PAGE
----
Monday, October 14, 2019

Who Should Violence Prevention Programs Target?


Criticisms of teaching women self-defense often center on the idea that instead of teaching women self-defense we should be teaching men not to rape. We asked IMPACT Chicago Facebook Friends on August 27 to let us know what they think: Men are the primary perpetrators of violence against women and girls--should men be the primary targets of funding and programming or should efforts focus on empowering women and girls? 

The overall message is that YES, men should have access to violence prevention programming but there was a concern that men would not take advantage of this programming. AND we also need to prioritize programming for self-defense and other empowerment training for targets of violence. These responses were part of the inspiration for the #YesAnd Campaign. See below for what people had to say and let us know what you think.

YES, MEN SHOULD BE THE PRIMARY TARGETS OF FUNDING AND PROGRAMMING
Tina, 2017 IMPACT grad 
"Men should be the primary targets. They are the problem."

NO, MEN WON'T GO
Clay, IMPACT Chicago Suited Instructor (Retired)
"Most men won't go to these classes. I may be wrong but from being a man that would be my guess."

Rose 2010 IMPACT grad 
"Focus on women and girls. Females seem to take self-help classes more than men from what I see and experience. I truly wish more men would take classes on self-improvement relating to women."

IT'S NOT EITHER/OR; IT IS YES AND
Amy, 2017 IMPACT grad 
 "In general I'm leery of making the primary target of funding and programming the aggressor. I feel it takes agency from the people who most deserve it (in this case folks who identify as/are perceived as women and girls) and hands the decision about whether or not to continue to perpetrate violence against them to the very group who has quite a long history of bad decisions on this subject.

100% yes to educating men. But I prioritize empowering women more. Not because violence against them is ever their fault - but because they deserve to walk through the world unafraid without waiting a second longer for "permission" to do so.

I'm speaking without nuance here, because social social media. I'd relish the chance to sit down with any of y'all and dig at the details." 

Chemely, 2012 IMPACT grad 
"I think that men should also be the focus of programs to end gender-based violence. Since men are mostly the perpetrators of violence directed toward women, they must be educated on equality, assertiveness, empathy, and on toxic masculinity/overall patriarchal rules that make them think they have to act certain ways, etc. I believe women should continue to receive self-defense training to help with our own sense of power."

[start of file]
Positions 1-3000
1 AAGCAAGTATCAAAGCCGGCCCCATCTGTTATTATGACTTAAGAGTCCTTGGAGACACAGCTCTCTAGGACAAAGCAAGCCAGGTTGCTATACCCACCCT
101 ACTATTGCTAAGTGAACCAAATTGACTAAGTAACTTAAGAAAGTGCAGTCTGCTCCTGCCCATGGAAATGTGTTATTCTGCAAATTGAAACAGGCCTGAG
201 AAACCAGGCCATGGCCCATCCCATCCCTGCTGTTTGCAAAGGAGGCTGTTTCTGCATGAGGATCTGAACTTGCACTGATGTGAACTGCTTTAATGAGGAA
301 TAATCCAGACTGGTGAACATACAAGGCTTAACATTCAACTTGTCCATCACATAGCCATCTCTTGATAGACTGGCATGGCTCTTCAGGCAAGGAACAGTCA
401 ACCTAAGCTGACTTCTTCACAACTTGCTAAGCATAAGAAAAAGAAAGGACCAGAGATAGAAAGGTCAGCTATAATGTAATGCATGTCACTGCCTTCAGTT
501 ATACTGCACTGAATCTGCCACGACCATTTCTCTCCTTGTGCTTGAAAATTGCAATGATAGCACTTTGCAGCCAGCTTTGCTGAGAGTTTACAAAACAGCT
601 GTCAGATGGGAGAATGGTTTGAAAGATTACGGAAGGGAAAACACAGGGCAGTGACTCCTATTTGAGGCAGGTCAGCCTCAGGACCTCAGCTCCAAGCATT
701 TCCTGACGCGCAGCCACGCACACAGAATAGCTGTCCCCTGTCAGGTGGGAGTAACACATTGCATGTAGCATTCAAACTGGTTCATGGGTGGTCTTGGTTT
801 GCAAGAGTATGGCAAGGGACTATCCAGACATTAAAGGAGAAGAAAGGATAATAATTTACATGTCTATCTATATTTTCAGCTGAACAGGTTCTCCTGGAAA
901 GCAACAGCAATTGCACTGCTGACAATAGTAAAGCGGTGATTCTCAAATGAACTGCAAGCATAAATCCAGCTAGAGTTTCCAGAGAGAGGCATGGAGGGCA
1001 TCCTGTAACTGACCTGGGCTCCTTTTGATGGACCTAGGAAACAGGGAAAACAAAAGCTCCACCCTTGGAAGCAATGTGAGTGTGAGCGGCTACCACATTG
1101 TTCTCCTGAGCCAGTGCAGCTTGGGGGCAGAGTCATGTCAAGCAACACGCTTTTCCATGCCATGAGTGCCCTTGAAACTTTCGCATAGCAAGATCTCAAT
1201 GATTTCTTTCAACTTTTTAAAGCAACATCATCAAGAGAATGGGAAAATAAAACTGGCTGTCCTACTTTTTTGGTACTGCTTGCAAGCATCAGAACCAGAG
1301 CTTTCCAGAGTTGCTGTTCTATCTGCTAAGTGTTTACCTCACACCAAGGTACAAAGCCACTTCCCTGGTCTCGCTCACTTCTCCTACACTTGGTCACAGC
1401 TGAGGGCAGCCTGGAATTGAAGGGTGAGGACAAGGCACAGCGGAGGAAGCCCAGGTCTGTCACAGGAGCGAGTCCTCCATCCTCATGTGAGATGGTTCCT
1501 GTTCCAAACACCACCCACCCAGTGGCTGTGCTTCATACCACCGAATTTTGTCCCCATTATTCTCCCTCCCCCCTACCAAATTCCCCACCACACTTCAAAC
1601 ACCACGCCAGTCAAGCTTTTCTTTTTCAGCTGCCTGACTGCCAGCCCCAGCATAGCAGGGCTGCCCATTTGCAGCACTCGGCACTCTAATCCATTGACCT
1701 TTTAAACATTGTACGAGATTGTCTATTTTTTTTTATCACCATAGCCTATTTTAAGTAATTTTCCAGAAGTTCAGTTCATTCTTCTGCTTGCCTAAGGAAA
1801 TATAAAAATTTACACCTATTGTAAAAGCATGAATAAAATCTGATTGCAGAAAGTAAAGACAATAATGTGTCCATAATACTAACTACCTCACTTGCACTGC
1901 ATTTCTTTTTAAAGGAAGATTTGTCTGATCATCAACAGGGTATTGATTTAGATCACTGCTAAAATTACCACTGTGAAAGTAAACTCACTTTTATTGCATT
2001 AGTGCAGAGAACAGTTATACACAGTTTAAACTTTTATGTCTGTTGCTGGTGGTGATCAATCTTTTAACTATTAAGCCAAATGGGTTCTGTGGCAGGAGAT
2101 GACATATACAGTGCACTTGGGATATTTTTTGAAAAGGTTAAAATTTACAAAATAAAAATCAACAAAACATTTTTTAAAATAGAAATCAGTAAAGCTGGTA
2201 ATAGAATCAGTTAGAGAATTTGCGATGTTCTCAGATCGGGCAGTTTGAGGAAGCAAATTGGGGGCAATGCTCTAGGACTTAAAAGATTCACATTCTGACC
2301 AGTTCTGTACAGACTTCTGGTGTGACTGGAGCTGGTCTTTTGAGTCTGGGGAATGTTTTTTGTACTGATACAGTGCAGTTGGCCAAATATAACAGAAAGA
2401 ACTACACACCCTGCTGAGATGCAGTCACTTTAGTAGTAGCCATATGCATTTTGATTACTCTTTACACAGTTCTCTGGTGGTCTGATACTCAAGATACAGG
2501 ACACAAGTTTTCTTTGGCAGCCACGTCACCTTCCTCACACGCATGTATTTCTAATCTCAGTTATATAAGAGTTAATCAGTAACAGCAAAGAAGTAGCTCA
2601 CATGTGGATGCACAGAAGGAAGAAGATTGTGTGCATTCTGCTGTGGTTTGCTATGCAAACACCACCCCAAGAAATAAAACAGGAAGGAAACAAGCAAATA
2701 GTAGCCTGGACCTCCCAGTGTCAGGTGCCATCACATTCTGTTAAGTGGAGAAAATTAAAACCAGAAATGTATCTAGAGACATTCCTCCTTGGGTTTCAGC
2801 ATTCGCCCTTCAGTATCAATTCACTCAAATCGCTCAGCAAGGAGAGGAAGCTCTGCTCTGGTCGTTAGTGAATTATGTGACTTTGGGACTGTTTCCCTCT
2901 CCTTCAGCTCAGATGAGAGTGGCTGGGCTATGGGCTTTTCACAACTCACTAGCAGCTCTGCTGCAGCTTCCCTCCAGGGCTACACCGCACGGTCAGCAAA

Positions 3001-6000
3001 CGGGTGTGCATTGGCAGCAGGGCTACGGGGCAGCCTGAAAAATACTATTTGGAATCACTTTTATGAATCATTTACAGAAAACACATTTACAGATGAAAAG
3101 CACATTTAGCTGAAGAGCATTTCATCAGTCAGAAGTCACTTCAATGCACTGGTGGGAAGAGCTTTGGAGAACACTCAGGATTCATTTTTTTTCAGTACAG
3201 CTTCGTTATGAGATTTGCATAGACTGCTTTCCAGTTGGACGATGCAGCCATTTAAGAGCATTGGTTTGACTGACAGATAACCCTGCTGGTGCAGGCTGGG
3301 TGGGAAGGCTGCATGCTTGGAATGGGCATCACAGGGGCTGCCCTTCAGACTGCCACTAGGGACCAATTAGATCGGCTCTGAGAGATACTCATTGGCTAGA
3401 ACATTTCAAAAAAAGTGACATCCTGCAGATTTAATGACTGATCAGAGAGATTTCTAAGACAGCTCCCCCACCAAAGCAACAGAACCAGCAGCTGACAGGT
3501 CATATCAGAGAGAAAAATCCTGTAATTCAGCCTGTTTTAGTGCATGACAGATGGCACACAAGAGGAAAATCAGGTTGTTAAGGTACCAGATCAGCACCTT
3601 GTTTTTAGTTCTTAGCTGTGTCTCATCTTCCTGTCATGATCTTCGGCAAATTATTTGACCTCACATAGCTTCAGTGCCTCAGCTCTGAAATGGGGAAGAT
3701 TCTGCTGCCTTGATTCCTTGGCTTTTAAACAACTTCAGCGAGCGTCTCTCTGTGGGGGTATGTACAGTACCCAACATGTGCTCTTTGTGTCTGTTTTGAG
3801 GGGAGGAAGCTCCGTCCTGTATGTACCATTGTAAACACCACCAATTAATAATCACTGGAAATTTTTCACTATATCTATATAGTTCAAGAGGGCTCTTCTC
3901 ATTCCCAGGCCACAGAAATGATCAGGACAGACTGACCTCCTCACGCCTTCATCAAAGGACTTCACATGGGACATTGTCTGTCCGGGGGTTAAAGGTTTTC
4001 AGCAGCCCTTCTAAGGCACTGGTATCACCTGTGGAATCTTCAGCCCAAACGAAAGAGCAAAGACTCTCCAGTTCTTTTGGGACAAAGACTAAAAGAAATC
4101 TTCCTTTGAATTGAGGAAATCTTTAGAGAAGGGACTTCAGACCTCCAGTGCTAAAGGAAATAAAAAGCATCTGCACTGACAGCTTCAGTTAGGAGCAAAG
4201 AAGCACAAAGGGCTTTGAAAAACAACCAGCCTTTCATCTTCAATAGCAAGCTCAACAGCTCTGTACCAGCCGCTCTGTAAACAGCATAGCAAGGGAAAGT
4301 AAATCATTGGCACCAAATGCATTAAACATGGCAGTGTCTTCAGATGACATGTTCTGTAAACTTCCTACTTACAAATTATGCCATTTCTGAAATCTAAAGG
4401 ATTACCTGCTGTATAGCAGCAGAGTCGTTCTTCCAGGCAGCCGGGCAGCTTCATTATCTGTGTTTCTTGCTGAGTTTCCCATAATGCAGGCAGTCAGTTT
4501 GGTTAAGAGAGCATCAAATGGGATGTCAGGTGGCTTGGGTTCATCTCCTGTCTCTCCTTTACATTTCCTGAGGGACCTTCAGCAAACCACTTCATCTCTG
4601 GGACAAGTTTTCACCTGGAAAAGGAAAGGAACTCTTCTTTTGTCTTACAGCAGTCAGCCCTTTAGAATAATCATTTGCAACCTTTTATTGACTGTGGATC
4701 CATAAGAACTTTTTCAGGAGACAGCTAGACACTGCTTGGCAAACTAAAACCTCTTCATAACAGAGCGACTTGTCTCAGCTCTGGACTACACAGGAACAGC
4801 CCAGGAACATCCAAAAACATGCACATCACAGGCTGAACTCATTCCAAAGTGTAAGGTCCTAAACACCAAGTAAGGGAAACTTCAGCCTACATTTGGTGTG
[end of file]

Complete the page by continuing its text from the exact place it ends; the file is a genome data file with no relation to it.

Gianine, FB Friend
I think the men need to be educated along with the women. It's the only way real change can happen. They have to shed their brainwashed ideas of their roles and women's roles.

Michelle, 2016 IMPACT grad 
"Wow, that's such an important question. Women and girls have been subjected to all that comes with patriarchal power structure for so long that ESD is life-altering, and I think we/they deserve to have that programming as an option, that said, the men's incubators that are popping up are encouraging. Is there a way to create meetups like Men4Choice seems to be doing, and gather intel on how to hook into more interested individuals who might be willing to donate time to a mentoring program? Just thinking out loud here. "













Monday, October 7, 2019

Rosa Parks: Sexual Assault Investigator

Rosa Parks is known for refusing to give up her seat to a white man on a bus in Montgomery, Alabama in 1955. That refusal was a spark for the civil rights movement in the US. 
Standing up for what was fair and just was not new to Parks. She joined the NAACP in 1943 and worked on criminal justice issues as a sexual assault investigator. She investigated claims of rape against black men by white women--working to protect black men from false accusations of rape. She was also committed to making sure that black people who were sexually assaulted by white people could seek justice.  The Rape of Recy Taylor is a film that chronicles one of the cases that Rosa Parks brought to national attention. 
For more about Rosa Parks' important work and her own experience with stopping sexual assault, check out "Before the Bus, Rosa Parks Was a Sexual Assault Investigator."